NagiosXI – REST API to Manipulate Objects

Linux Nagios and NagiosXI

NagiosXI has a REST API that can be used to add, edit and remove objects from the configuration. Full details of the configuration and use of this can be found on your installation at: (or you can find it through the Advanced Configuration menu).

Each user has an APIKey which can also be found via the REST API page on Nagios, its a unique key to each user and is required to access the REST API and manipulate objects.

Its worth noting that at the time of writing the REST API on NagiosXI (5.11.2) is not the most fully featured API, but assuming you ensure that you have host and service templates already configured, you can fairly easily add hosts and attach services.

The other point is that the API is not declarative, well, it does not appear to be. What this means in practice is you can’t just feed API requests in any order, if you which to attach a service to a host, the host must already been created within the configuration; i.e. not like how say AWS CloudFormation works.

Using the REST API to Add Hosts and Services

In this example we will be adding a new host called bigbertha to be monitored with a directly attached service Uptime in addition to the Ping check it inherits from its host group. We will be making use of inheritance to set the vast majority of the settings thus reducing the amount we need to pass in the CURL command to the API, this inheritance will also mean the host is automatically applied a “Ping” service check that is inherited because of its membership of a host group. 

usegeneric-host-pingTemplate to use to inherit all the host check settings.
aliasGeneric Linux Server

The CURL URL that is needed to be passed is shown below, as you can see the directives within the string match the names used within the NagiosXI configuration files and are separated by an ampersand (&) character. You’ll notice the API key has been replaced with <APIKEY> for security reasons, you would substitute your own key or the APIKey above to add configuration from an automated script. Notice the “force=1” appended to the end, this is required for the API to accept the registration for the new host with some of the required configuration directives missing (i.e. the ones that the template gives it) the CCM can’t figure that out at the point of the API adding the configuration so without using “force=1” it would throw an error; its worth noting however that it means that if you do have an invalid configuration, your config might be accepted but will fail being applied and will need fixing first.

Step 1 – Add the Host

Note: If you need to skip the per-item config verification add force=1 to the config API request. This is especially helpful when applying an object that uses a template and may be inheriting one of the required parameters such as check_command which the CCM verification will not know about. Warning: This can cause the applied config to fail if not used properly, i.e it won’t sanity check what you are putting into the configuration as you are putting it in.

The following API call (using CURL) will create the host bigbertha and attach the relevant template and host group.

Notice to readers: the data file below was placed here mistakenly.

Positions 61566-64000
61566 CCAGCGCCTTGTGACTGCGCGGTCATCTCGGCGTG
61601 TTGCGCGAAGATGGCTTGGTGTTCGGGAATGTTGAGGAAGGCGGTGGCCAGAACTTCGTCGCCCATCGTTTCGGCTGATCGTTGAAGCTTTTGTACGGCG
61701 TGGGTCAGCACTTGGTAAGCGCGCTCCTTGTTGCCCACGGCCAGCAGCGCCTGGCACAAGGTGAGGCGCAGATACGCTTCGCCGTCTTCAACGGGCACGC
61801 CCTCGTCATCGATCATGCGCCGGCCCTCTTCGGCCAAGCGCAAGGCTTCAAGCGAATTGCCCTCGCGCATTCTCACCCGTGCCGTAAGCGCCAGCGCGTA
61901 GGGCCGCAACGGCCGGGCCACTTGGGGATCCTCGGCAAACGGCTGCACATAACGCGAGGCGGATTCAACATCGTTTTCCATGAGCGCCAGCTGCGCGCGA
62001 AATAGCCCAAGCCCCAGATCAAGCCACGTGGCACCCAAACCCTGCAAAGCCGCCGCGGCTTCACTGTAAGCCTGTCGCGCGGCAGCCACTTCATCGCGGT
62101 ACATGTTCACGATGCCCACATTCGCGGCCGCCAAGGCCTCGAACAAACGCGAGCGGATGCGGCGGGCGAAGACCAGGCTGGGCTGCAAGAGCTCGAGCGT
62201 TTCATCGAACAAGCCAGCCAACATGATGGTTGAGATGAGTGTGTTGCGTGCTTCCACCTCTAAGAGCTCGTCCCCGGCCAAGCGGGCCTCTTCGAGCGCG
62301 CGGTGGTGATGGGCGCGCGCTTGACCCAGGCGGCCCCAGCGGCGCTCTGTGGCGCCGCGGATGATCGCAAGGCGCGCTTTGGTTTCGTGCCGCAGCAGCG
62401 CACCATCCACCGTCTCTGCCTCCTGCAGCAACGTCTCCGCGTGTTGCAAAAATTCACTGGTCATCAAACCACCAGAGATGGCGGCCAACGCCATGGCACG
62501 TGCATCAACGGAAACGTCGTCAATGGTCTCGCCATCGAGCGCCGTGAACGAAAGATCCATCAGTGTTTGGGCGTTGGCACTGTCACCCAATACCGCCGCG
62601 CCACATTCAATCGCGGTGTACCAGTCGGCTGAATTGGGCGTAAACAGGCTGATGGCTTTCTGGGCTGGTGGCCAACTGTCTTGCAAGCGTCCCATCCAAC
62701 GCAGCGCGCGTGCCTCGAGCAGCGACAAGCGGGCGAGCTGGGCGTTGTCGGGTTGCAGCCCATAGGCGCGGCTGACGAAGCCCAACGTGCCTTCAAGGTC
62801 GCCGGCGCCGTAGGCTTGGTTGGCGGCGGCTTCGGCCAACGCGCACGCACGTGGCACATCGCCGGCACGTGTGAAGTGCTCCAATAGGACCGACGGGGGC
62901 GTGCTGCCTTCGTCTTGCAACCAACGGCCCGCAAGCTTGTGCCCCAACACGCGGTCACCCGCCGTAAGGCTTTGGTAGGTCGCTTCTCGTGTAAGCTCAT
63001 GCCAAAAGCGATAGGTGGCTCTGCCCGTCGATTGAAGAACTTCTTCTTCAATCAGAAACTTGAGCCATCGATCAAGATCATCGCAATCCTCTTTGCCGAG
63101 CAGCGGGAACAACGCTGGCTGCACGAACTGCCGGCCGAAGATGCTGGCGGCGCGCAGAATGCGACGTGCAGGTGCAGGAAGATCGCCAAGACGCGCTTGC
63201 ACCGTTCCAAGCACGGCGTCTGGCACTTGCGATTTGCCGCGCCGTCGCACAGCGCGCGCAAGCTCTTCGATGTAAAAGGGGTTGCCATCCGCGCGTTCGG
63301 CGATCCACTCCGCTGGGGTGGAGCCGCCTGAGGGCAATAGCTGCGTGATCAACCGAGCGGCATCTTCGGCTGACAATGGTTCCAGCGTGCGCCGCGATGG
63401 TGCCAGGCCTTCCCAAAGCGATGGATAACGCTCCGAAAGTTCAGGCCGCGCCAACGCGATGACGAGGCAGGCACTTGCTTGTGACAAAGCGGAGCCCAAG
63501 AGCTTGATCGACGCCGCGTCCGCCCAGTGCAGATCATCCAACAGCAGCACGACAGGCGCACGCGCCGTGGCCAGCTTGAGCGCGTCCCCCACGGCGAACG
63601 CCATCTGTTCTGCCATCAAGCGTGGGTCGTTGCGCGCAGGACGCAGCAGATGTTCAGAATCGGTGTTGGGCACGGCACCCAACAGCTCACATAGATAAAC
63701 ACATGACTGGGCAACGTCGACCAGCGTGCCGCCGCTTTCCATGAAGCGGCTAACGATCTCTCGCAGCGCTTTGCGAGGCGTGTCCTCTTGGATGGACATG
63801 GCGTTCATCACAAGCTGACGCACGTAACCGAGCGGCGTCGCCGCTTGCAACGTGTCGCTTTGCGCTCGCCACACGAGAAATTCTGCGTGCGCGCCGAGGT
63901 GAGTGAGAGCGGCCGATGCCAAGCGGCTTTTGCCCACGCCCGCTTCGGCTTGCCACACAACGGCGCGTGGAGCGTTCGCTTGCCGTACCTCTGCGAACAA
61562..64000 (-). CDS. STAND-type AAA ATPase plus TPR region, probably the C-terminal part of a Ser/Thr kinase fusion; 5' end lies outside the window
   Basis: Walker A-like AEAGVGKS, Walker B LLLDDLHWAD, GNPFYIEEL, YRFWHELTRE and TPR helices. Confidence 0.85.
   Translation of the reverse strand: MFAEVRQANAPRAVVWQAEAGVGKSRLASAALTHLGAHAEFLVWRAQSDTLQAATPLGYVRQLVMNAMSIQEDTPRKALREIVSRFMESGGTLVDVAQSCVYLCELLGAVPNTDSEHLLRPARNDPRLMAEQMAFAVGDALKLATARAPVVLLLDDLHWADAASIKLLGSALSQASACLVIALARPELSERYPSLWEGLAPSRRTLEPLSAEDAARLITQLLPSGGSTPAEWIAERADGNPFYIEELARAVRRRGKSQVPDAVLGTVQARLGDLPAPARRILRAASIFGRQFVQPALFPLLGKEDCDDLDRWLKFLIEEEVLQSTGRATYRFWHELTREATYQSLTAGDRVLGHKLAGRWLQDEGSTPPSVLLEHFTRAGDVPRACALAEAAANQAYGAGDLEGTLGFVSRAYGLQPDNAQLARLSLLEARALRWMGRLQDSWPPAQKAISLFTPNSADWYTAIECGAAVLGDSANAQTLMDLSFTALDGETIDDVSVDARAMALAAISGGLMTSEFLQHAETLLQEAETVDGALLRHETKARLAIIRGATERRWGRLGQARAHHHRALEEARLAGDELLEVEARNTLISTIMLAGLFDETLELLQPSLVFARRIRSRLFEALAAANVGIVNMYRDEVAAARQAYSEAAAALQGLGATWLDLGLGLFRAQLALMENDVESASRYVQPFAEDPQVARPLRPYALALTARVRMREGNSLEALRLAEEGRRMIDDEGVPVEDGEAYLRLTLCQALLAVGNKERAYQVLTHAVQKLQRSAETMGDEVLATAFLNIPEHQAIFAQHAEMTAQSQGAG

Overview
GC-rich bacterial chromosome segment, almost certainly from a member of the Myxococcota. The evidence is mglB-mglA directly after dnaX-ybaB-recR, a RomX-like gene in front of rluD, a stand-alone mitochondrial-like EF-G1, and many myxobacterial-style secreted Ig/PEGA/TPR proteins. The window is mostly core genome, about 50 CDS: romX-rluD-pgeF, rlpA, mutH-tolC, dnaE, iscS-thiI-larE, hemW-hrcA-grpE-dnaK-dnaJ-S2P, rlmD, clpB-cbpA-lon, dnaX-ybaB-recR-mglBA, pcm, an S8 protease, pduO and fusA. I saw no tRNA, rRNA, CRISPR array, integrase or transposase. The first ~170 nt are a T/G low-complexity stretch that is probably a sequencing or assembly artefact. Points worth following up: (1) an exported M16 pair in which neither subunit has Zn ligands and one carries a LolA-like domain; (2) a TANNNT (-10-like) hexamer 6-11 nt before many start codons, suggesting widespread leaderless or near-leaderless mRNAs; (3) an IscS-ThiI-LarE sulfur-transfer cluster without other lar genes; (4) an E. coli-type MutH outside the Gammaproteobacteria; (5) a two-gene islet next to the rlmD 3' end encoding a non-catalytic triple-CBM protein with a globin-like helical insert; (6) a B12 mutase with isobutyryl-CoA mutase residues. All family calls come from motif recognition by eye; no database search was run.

curl -XPOST -k "<APIKEY>&pretty=1" -d "host_name=bigbirtha&address=,edge-switch2&alias=General Linux Server&force=1"

Step 2 – Add the Uptime Service

We can now configure service for the host, again using the same principles, you create a service with a host_name, service_description and use the “use” directive to apply a template (with all the settings), finally you configure the check_command, the arguments you might pass appear as a single line, all the exclamation marks need escaping though.

TIP: If you want to know what this string might look like click on the floppy disk icon against a host or service to see how it is represented in the NagiosXI configuration files, then work back from there.

curl -XPOST -k "<APIKEY>&pretty=1" -d "host_name=bigbertha&service_description=Uptime&use=generic-service&check_command=check_by_ssh\!1\!/opt/nagios/monitor-plugins/check_disk -w 80 -c 90 -p /\!nagios\!\!\!\!\!&force=1"

Step 3 – Apply and Check the Configuration

If you are working from a scripted process, checking the configuration is not necessary because the code you are entering is unlikely to be incorrect. You can apply the “applyconfig=1” directive to the end of the above string if you wish, but if you want to apply config separately, e.g. when you have created a load of host and service checks and want to apply them in one go, you can use the following:

curl -XPOST "<APIKEY>"

Bulk Create

To bulk create you can wrap the command within a BASH script, if required you can check for success on completion of the command. It is recommended however to add a short wait between each command if you are bulk adding items to give time for the insert to work, perhaps with a “sleep”.

Additionally by not including the “applyconfig”, you are essentially making changes in a batch, which then you can then apply with another REST API call, or via the GUI and they are all applied in one go.

It is also crucial that you check that the added configuration is valid before committing, especially when using the “&force=1” option that does not mandate a check of the configuration on each addition/change/removal.

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